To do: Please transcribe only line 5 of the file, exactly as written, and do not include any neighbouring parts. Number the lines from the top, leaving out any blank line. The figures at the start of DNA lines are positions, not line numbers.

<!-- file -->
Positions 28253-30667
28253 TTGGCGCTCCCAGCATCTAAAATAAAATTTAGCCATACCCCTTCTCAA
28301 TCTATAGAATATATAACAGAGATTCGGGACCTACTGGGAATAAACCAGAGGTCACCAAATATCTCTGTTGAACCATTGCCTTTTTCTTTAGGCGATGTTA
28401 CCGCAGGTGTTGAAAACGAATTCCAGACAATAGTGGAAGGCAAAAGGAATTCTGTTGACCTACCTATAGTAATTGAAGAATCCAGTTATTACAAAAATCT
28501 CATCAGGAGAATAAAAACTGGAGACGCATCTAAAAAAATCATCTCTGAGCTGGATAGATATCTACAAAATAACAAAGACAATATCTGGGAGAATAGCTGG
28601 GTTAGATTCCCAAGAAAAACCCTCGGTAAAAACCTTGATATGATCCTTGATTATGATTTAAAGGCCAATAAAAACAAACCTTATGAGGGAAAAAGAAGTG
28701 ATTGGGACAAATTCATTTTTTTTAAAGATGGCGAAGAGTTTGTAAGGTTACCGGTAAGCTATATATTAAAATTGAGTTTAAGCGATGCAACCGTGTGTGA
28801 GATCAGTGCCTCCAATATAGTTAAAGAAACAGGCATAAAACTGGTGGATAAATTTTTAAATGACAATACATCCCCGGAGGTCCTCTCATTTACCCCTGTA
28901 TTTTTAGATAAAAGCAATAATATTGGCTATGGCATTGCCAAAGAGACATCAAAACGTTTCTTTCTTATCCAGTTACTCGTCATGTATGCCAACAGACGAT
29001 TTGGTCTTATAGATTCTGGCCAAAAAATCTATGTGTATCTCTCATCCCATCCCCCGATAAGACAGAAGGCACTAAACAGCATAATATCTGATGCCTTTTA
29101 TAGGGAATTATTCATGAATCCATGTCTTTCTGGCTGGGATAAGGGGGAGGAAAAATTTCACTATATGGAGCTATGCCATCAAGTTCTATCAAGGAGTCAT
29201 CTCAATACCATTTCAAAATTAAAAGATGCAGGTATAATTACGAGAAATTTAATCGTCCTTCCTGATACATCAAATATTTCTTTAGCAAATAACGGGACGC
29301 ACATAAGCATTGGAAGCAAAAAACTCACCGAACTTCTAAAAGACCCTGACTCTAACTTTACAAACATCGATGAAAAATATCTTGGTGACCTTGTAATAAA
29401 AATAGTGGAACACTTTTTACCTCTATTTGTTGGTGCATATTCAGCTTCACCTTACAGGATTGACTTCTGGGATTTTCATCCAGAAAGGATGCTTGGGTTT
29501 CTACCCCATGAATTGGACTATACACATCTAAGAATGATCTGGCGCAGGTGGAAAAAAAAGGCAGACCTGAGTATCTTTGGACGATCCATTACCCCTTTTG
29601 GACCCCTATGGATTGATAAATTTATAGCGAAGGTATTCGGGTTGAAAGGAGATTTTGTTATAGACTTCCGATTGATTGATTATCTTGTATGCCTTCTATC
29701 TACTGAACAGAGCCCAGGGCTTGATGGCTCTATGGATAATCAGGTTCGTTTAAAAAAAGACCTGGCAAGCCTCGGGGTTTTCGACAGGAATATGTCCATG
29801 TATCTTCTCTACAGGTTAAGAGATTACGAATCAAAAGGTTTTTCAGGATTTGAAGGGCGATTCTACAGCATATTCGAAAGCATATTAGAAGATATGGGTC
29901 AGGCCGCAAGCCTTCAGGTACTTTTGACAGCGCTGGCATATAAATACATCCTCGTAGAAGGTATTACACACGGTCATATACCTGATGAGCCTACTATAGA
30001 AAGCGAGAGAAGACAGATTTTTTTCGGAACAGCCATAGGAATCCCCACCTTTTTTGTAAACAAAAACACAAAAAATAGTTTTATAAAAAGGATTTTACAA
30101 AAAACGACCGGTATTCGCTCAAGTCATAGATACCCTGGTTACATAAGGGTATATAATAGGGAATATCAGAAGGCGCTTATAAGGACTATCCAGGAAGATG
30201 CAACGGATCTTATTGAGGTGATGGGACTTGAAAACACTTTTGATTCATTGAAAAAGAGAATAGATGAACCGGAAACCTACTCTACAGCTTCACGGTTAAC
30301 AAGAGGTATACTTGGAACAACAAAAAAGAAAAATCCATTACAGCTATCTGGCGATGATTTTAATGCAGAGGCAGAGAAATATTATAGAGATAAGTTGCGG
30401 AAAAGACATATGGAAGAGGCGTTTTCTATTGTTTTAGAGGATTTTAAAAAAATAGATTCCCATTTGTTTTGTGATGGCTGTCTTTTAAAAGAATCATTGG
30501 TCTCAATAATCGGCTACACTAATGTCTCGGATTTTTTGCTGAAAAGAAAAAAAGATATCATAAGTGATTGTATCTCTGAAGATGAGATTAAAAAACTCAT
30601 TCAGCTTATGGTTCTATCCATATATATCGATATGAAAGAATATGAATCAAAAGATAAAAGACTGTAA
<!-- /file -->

28501 CATCAGGAGAATAAAAACTGGAGACGCATCTAAAAAAATCATCTCTGAGCTGGATAGATATCTACAAAATAACAAAGACAATATCTGGGAGAATAGCTGG